Dean Donald Tobin Advocates for Reform to Tax Debt Penalties in Annapolis

Dean Donald Tobin

Donald Tobin, Dean of the University of Maryland Francis King Carey School of Law, is using his expertise as a tax attorney to advocate for reform to Maryland law that will help combat the cycle of poverty.

Tobin visited the Maryland State House in Annapolis as a guest of Maryland House of Delegates member Samuel Rosenberg to offer testimony on House Bill 241, which provides that the State will not place a hold on a person's driver's license or registration if that person's income is below 200% of the poverty rate.

Currently, Maryland citizens with outstanding tax debts are prohibited from renewing their driver’s license or vehicle registration. House Bill 241 would disallow that practice for tax debts totaling less than $10,000 and for residents with a household income below 200% of the federal poverty level.

Laws like the one currently established in Maryland have faced increased scrutiny in recent years for their role in the criminalization of poverty. In his written testimony, Tobin explains: “Our system punishes people, not just because they have a tax debt, but also because they do not have the money to pay the debt.  It punishes people for their poverty and creates a downward economic spiral that forces people further into poverty.  The law also has the potential to criminalize poverty because people may drive out of necessity, risking criminal charges for driving with an expired license or registration.”

Tobin offered several hypothetical situations highlighting the nearly impossible position a lower-income resident is placed under the current system. In these plausible scenarios, Tobin shows how an unpaid tax debt resulting in an individual being unable to renew their registration or driver’s license can lead to increasingly negative health, financial, occupational, and other outcomes that may even end up costing that state more than the original tax debt.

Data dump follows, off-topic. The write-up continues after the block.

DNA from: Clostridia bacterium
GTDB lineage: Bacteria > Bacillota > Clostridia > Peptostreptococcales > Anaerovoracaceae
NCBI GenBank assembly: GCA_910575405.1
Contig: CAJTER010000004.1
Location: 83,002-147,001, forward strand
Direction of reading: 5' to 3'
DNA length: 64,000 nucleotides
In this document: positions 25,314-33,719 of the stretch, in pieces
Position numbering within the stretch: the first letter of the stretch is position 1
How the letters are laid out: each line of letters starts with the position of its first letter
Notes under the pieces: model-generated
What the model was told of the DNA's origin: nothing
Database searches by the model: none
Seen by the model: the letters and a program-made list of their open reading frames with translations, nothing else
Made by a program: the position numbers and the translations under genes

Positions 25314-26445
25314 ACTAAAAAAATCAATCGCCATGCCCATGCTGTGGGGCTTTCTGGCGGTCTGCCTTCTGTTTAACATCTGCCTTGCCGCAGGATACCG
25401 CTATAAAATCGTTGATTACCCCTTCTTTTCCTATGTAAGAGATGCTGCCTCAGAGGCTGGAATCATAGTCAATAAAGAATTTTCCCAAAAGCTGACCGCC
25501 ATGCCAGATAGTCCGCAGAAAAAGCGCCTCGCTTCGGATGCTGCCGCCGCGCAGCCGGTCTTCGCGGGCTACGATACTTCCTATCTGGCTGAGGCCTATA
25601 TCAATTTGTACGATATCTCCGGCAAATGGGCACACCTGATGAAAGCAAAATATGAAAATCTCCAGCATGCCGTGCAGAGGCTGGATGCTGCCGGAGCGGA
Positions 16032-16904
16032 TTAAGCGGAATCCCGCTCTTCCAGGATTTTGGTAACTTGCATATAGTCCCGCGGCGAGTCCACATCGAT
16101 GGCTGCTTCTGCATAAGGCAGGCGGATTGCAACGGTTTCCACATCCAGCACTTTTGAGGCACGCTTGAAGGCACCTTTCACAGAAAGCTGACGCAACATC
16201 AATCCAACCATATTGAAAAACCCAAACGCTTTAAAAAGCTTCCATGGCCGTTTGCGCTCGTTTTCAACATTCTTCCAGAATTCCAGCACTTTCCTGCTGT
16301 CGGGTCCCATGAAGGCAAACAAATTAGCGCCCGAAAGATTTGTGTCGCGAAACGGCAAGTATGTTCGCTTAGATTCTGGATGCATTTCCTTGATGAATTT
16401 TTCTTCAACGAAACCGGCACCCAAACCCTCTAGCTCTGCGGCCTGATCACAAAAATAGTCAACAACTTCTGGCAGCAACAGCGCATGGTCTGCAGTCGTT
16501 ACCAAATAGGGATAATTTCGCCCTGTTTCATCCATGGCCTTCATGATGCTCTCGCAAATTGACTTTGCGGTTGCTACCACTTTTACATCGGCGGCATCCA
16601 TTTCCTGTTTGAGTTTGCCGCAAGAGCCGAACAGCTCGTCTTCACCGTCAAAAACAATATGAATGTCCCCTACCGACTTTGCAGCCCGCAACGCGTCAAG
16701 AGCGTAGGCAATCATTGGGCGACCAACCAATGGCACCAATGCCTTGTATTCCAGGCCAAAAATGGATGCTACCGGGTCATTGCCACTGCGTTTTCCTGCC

Also testifying on behalf of House Bill 241 was Holly Mirabella ’17, a Policy Manager at the CASH (Creating Assets, Savings, and Hope) Campaign of Maryland. Mirabella has frequently seen first-hand the incredibly damaging effect of being unable to legally drive because of a tax debt as a result of her work at the CASH Campaign of Maryland. She echoed Tobin’s sentiments surrounding the impossible situation faced by Maryland residents stating, “They require access to a motor vehicle in order to get to work, child care, medical care, and to reach other basic necessities … What happens when we restrict the access to a motor vehicle, people often have to turn to public assistance and they are less likely to pay back their tax debt. So it is actually a counterintuitive approach to get people to meet their tax burdens.”

Tobin concluded his written testimony by exhorting the Maryland House Environment and Transportation Committee to adopt the bill. “The days of debtor prisons are long since passed, but we continue to have legacy policies that disproportionately impact low-income individuals.  I understand the legislature is committed to examining our State’s existing laws and examining those provisions that have negative economic consequence to low-income hard-working Marylanders.  I suggest to you that Maryland’s current practice involving driver’s license and registration holds disproportionately impacts the most economically vulnerable in our society.  I urge the committee to reform the current law, stop the cycle of poverty created by existing law, and provide some relief to low-income Marylanders who are struggling because of our existing policy. 

Footage of the hearing on House Bill 241 can be found here.

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